3D printing is becoming increasingly popular in the automotive industry. OEMs use this technology mainly for smaller and less important details while some aftermarket companies are more inventive and use it to produce aerodynamic components for supercars.
Some of the main advantages of this process include the reduced weight of the 3D printed part compared to a conventionally produced equivalent. This is one of the reasons why Volkswagen is investing in 3D printing technology and aims to produce up to 100,000 components by 3D printing annually at its main plant in Wolfsburg.
After pouring in “the mid-double-digit million euro range over the past five years,” the German automaker has already produced its first 3D printed components in Wolfsburg which were sent to the company’s Osnabrück facility for certification. VW made components for the A-pillar of the T-Roc Convertible which are almost 50 percent lighter than conventional components made from sheet steel.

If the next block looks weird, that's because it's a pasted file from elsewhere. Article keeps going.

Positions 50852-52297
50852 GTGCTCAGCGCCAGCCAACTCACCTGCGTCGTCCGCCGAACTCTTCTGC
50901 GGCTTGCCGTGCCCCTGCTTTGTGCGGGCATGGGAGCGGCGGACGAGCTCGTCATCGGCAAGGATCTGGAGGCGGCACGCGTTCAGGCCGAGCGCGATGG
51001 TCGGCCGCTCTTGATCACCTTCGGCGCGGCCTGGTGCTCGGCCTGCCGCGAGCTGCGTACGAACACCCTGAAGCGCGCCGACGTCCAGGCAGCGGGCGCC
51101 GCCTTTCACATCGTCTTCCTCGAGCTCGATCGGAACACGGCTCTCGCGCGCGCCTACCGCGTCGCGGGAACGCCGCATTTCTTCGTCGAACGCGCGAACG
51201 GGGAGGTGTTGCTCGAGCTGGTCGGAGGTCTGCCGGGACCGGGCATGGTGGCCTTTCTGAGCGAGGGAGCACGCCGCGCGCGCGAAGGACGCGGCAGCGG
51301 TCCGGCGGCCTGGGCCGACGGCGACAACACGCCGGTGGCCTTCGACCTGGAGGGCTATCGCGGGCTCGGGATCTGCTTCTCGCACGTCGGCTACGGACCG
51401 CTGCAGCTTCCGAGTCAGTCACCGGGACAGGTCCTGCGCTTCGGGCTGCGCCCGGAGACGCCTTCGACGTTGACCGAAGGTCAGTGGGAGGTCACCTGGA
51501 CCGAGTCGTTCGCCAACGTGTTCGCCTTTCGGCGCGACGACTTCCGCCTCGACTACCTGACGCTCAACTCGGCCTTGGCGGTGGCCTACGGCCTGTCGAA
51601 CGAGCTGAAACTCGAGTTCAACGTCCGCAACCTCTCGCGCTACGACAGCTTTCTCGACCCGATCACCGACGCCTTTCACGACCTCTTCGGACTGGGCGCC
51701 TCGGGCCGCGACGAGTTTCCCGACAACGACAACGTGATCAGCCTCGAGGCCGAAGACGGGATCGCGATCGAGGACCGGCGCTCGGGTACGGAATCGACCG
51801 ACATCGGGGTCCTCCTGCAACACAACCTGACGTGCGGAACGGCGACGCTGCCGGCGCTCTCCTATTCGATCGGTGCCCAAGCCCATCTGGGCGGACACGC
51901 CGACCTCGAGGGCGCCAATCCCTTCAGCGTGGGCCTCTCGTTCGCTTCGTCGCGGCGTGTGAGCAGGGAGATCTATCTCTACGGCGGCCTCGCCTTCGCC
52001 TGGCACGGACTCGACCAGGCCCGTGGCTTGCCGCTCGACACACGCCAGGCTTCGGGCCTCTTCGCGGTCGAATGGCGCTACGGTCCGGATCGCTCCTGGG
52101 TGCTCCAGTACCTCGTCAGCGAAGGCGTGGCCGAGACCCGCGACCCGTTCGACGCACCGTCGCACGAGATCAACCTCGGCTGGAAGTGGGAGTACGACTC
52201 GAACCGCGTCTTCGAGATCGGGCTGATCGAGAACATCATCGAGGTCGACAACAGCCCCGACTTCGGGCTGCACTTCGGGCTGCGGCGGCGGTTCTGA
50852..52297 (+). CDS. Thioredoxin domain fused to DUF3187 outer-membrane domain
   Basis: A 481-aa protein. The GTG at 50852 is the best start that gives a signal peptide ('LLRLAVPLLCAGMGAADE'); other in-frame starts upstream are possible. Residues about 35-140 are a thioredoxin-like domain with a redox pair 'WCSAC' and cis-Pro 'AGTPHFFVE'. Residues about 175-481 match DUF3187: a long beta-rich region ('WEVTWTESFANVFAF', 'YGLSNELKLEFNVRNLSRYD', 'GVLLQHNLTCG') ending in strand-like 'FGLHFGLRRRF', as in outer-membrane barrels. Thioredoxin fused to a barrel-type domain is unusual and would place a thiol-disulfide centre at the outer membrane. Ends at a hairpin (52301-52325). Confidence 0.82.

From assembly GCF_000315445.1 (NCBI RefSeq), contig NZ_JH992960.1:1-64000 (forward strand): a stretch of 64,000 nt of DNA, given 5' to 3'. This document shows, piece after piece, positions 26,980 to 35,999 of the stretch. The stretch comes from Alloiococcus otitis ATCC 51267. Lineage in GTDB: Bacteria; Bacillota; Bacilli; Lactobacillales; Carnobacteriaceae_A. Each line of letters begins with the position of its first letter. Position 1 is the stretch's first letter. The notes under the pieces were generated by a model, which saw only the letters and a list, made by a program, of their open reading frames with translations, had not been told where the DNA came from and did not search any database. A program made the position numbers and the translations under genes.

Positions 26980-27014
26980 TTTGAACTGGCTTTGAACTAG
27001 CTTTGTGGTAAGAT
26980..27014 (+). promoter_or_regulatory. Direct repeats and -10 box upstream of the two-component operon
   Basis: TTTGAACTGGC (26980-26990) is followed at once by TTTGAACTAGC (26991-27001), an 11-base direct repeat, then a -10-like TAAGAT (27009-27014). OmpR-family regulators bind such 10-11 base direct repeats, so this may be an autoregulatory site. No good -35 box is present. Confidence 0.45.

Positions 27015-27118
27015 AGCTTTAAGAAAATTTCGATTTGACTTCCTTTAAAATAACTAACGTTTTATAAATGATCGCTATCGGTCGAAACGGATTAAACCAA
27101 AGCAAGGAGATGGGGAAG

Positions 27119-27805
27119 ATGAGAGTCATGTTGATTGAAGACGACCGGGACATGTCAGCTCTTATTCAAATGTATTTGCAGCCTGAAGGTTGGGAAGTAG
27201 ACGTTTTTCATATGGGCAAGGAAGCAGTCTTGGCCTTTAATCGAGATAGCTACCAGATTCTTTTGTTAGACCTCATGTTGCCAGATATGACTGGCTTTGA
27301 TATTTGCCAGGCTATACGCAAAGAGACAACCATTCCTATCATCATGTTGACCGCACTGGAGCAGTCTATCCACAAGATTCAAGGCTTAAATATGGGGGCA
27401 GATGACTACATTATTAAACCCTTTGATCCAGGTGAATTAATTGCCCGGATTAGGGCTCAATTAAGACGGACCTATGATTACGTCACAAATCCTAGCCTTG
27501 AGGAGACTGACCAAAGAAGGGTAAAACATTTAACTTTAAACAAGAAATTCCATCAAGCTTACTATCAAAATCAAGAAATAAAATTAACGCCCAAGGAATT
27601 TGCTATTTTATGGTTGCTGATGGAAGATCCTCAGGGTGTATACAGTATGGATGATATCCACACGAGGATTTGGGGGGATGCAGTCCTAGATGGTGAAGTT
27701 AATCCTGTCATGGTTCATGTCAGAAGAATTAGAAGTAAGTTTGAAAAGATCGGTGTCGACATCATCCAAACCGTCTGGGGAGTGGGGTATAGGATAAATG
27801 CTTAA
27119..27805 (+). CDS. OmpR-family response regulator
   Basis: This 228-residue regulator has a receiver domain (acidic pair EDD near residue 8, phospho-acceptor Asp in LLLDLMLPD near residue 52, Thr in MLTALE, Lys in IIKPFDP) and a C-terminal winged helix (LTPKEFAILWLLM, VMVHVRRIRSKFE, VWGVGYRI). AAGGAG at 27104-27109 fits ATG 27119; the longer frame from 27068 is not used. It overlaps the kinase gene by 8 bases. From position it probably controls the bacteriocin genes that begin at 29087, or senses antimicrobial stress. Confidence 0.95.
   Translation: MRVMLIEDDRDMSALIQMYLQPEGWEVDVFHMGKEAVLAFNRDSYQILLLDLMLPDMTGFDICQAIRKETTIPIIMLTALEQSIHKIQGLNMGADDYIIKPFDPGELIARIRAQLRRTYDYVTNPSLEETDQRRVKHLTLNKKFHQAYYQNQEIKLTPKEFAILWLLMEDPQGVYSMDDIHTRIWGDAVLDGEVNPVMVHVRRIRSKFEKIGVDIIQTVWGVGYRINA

The devil is in the details:
Volkswagen developed an evolution of the 3D printing tech which it calls binder jetting. Compared to conventional 3D printing, which uses a laser to build a component layer by layer, the binder jetting process uses an adhesive, which, Volkswagen says, results in lighter and cheaper to produce components. To develop this technology, Volkswagen is partnering with Siemens on the software side of things, as well as with HP with which it has an existing collaboration.
In general, Volkswagen says it has been using different forms of 3D printing for more than 25 years. Currently, 13 units at the Wolfsburg plant use various printing processes to manufacture both plastic and metal components. Later this summer, the automaker will establish a joint expert team together with HP and Siemens to train employees how to use the tech.